Product Liability Law

Amazon may be liable for injuries caused by defective products sold by third-party vendors, court rules

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A California appeals court ruled Thursday that Amazon can be held strictly liable for injuries caused by defective products sold by third-party vendors through its online marketplace.

The California Court of Appeal’s Fourth Appellate District said Amazon can be liable for a defective laptop battery that exploded, burning the plaintiff, Angela Bolger of San Diego. The court said its holding was based on the circumstances of the case.

The Aug. 13 decision is the “first of its kind in the nation and the only published ruling holding Amazon liable in this situation,” according to a press release.

The battery seller, Lenoge Technology (HK) Ltd., was participating in Amazon’s “fulfilled by Amazon” program. Sellers opting into the program ship their products to Amazon warehouses, and Amazon then ships the product to the buyer. Amazon controls the packaging for shipment. Customers who return products to sellers participating in the program return it to Amazon, rather than the seller. Sellers in the program pay extra fees for storage and fulfillment.

“Amazon set the terms of its relationship with Lenoge, controlled the conditions of Lenoge’s offer for sale on Amazon, limited Lenoge’s access to Amazon’s customer information, forced Lenoge to communicate with customers through Amazon, and demanded indemnification as well as substantial fees on each purchase,” the appeals court said. “Whatever term we use to describe Amazon’s role, be it ‘retailer,’ ‘distributor’ or merely ‘facilitator,’ it was pivotal in bringing the product here to the consumer.”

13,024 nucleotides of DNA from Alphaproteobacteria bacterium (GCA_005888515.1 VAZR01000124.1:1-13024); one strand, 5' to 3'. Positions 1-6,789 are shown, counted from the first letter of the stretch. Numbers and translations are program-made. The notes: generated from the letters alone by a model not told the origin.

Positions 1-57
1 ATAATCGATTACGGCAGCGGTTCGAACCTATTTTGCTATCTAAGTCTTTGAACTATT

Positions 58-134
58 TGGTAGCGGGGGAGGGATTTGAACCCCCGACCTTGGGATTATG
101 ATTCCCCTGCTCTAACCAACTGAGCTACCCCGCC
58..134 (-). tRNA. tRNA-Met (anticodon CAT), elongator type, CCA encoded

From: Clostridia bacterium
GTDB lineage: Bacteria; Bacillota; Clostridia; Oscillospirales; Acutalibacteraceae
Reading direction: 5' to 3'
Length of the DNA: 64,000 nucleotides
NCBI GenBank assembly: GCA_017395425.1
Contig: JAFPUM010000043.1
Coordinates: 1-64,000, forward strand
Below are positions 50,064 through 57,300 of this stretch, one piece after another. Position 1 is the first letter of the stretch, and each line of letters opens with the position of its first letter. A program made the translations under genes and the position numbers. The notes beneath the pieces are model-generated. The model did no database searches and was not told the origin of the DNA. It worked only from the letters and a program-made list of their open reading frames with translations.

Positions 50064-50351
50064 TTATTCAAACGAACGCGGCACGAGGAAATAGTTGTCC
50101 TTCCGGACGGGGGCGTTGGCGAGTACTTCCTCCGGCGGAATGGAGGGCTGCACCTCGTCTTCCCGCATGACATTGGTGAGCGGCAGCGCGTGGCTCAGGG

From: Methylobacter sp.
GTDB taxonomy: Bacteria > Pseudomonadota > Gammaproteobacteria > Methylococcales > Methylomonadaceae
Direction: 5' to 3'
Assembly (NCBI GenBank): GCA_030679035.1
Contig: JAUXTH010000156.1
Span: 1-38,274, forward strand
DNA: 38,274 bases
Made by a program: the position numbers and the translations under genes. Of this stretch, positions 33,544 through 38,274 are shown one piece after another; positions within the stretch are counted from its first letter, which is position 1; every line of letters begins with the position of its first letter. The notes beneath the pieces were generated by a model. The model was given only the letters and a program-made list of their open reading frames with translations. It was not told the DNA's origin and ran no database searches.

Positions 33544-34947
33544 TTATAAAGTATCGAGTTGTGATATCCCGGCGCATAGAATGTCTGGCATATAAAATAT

The court said Amazon is not protected by the Communications Decency Act of 1996, which shields websites from liability for publishing third-party content.

“It does not apply here,” the appeals court said, “because Bolger’s strict liability claims depend on Amazon’s own activities, not its status as a speaker or publisher of content provided by Lenoge for its product listing.”

Lenoge used the name “E-Life” on the Amazon website. Bolger had also sued Lenoge, which didn’t appear in the case. A trial court entered a default judgment against the company.

Bolger was represented by CaseyGerry, a San Diego-based law firm.

“It is impossible to overstate the magnitude of this ruling,” said CaseyGerry partner Jeremy Robinson in the press release. “Consumers across the nation will feel the impact of this.” and USA Today also had coverage.

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